Which Java thread consumes my CPU?

By | September 11, 2012

What do you do when your Java application consumes 100% of the CPU? Turns out you can easily find the problematic thread(s) using built-in UNIX and JDK tools. No profilers or agents required.

For the purpose of testing we'll use this simple program:

[code language="java"]
public class Main {
public static void main(String[] args) {
new Thread(new Idle(), "Idle").start();
new Thread(new Busy(), "Busy").start();
}
}
class Idle implements Runnable {
@Override
public void run() {
try {
TimeUnit.HOURS.sleep(1);
} catch (InterruptedException e) {
}
}
}
class Busy implements Runnable {
@Override
public void run() {
while(true) {
"Foo".matches("F.*");
}
}
}[/code]

As you can see, it starts two threads. Idle is not consuming any CPU (remember, sleeping threads consume memory, but not CPU) while Busy eats the whole core as regular expression parsing and executing is a surprisingly complex process. Let's run this program and forget about it. How can we quickly find out that Busy is the problematic piece of our software? First of all we use top to find out the process id (PID) of the java process consuming most of the CPU. This is quite straightforward:

[code language="bash"]$ top -n1 |grep -m1 java[/code]

This will display the first line of top output containing 'java' sentence:

[code language="bash"]22614 tomek 20 0 1360m 734m 31m S 6 24.3 7:36.59 java[/code]

The first column is the PID, let's extract it. Unfortunately it turned out that top uses ANSI escape codes for colors - invisible characters that are breaking tools like grep and cut. Luckily I found a perl script to remove these characters and was finally able to extract the PID of java process exhausting my CPU:

[code language="bash"]$ top -n1 | grep -m1 java | perl -pe 's/e[?.*?[@-~] ?//g' | cut -f1 -d ' '[/code]

The cut -f1 -d' ' invocation simply takes the first value out of space-separated columns:

[code language="bash"]22614[/code]

Now when we now the problematic JVM PID, we can use top -H to find problematic Linux threads. The -H option prints a list of all threads as opposed to processes, the PID column now represents the internal Linux thread ID:

[code language="bash"]$ top -n1 -H | grep -m1 java
$ top -n1 -H | grep -m1 java | perl -pe 's/e[?.*?[@-~] ?//g' | cut -f1 -d' '[/code]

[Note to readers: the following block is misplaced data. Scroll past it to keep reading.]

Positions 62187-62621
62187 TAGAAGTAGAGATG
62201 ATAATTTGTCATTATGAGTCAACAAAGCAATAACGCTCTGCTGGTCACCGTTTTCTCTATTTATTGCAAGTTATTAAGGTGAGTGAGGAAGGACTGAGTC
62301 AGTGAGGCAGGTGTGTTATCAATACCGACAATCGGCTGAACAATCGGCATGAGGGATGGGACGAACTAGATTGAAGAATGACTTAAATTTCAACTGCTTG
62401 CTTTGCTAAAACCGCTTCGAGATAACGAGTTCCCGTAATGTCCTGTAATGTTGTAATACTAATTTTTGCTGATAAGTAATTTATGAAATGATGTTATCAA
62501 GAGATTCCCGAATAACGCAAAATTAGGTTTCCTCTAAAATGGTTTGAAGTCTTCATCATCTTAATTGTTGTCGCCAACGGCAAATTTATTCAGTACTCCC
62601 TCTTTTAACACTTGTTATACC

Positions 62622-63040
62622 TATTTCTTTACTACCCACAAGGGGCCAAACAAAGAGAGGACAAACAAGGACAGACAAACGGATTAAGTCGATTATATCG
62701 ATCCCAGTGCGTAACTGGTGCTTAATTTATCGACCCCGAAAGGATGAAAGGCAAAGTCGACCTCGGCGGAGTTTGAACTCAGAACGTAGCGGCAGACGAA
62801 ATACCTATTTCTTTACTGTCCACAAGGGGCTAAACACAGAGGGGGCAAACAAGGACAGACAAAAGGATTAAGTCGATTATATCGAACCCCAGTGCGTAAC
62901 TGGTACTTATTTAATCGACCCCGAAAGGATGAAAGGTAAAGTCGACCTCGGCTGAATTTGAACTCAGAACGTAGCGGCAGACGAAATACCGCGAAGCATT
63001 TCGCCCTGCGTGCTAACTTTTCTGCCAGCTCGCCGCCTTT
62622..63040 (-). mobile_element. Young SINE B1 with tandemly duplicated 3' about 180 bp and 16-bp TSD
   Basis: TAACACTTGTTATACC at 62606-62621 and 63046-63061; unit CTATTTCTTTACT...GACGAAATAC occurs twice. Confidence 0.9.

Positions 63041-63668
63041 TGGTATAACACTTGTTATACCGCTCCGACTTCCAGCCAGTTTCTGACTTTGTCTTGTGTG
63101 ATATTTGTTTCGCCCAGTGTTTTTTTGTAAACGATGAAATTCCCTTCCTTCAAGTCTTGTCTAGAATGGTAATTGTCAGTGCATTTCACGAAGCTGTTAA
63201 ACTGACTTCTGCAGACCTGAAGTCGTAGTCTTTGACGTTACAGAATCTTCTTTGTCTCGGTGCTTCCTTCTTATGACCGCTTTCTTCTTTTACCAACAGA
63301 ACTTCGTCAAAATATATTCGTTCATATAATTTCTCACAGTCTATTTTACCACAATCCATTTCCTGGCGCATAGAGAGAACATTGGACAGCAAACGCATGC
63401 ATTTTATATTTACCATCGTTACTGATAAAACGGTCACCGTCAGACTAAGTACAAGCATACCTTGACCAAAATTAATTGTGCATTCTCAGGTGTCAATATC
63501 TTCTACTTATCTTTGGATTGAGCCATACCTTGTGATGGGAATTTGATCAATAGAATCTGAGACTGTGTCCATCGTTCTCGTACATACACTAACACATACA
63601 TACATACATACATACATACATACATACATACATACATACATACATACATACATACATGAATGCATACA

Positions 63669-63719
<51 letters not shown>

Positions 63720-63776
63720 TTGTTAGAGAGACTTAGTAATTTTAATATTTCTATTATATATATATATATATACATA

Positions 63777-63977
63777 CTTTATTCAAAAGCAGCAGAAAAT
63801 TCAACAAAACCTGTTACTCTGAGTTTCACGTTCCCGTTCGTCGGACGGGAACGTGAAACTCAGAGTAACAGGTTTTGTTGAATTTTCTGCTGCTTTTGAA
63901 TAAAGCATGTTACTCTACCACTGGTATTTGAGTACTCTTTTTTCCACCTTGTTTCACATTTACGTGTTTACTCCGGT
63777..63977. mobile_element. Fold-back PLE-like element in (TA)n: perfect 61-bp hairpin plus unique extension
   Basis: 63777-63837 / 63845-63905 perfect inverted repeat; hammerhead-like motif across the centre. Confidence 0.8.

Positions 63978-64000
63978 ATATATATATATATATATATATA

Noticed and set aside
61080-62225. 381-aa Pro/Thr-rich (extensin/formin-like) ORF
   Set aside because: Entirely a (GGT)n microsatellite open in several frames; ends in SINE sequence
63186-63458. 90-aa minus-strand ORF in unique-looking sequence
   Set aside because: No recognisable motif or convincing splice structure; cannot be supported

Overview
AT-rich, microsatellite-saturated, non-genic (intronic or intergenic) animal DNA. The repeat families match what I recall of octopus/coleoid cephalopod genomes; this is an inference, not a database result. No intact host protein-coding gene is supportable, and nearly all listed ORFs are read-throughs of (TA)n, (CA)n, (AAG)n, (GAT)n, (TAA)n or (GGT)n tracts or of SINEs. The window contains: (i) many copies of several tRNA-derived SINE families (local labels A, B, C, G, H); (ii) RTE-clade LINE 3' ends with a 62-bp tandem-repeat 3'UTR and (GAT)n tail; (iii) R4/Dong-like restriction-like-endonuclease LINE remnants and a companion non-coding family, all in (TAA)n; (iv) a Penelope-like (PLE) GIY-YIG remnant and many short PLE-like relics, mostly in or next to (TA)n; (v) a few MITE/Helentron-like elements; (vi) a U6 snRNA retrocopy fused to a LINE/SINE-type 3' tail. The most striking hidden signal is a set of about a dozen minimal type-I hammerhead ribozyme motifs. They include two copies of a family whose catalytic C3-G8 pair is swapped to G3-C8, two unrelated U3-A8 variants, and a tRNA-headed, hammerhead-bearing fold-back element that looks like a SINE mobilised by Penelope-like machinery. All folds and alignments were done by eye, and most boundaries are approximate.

The output is surprisingly similar, but the first value is now the thread ID:

[code language="bash"]25938 tomek 20 0 1360m 748m 31m S 2 24.8 0:15.15 java
25938[/code]

So we have a process ID of our busy JVM and Linux thread ID (most likely from that process) consuming our CPU. Here comes the best part: if you look at jstack output (available in JDK), each thread has some mysterious ID printed next to its name:

[code language="bash"]'Busy' prio=10 tid=0x7f3bf800 nid=0x6552 runnable [0x7f25c000]
java.lang.Thread.State: RUNNABLE
at java.util.regex.Pattern$Node.study(Pattern.java:3010)[/code]

That's right, the nid=0x645a parameter is the same as thread ID printed by top -H. Of course to not make it too simple, top uses decimal notation while jstack prints in hex. Again there is a simple solution, printf '%x':

[code language="bash"]$ printf '%x' 25938
6552[/code]

Let's wrap all we have now into a script and combine the results:

[code language="bash"]#!/bin/bash
PID=$(top -n1 | grep -m1 java | perl -pe 's/e[?.*?[@-~] ?//g' | cut -f1 -d' ')
NID=$(printf '%x' $(top -n1 -H | grep -m1 java | perl -pe 's/e[?.*?[@-~] ?//g' | cut -f1 -d' '))
jstack $PID | grep -A500 $NID | grep -m1 '^$' -B 500[/code]

PID holds the java PID and NID holds the thread ID, most likely from that JVM. The last line simply dumps the JVM stack trace of the given PID and filters out (using grep) the thread which has matching nid. Guess what, it works:

[code language="bash"]$ ./profile.sh
"Busy" prio=10 tid=0x7f3bf800 nid=0x6552 runnable [0x7f25c000]
java.lang.Thread.State: RUNNABLE
at java.util.regex.Pattern$Node.study(Pattern.java:3010)
at java.util.regex.Pattern$Curly.study(Pattern.java:3854)
at java.util.regex.Pattern$CharProperty.study(Pattern.java:3355)
at java.util.regex.Pattern$Start.<init>(Pattern.java:3044)
at java.util.regex.Pattern.compile(Pattern.java:1480)
at java.util.regex.Pattern.<init>(Pattern.java:1133)
at java.util.regex.Pattern.compile(Pattern.java:823)
at java.util.regex.Pattern.matches(Pattern.java:928)
at java.lang.String.matches(String.java:2090)
at com.blogspot.nurkiewicz.Busy.run(Main.java:27)
at java.lang.Thread.run(Thread.java:662)[/code]

Running the script multiple times (or with watch, see below) will capture Busy thread in different places, but almost always inside regular expression parsing - which is our problematic piece!

Multiple threads

In case your application has multiple CPU-hungry threads, you can use watch -n1 ./profile.sh command to run the script every second and get semi real-time stack dumps, most likely from different threads. Testing with the following program:

[code language="java"]new Thread(new Idle(), "Idle").start();
new Thread(new Busy(), "Busy-1").start();
new Thread(new Busy(), "Busy-2").start();[/code]

you'll see stack traces either of Busy-1 or of Busy-2 threads (in different places inside Pattern class), but never Idle.

Source: This article comes from Tomasz Nurkiewicz's blog NoBlogDefFound. It was also recently featured on Java Code Geeks.

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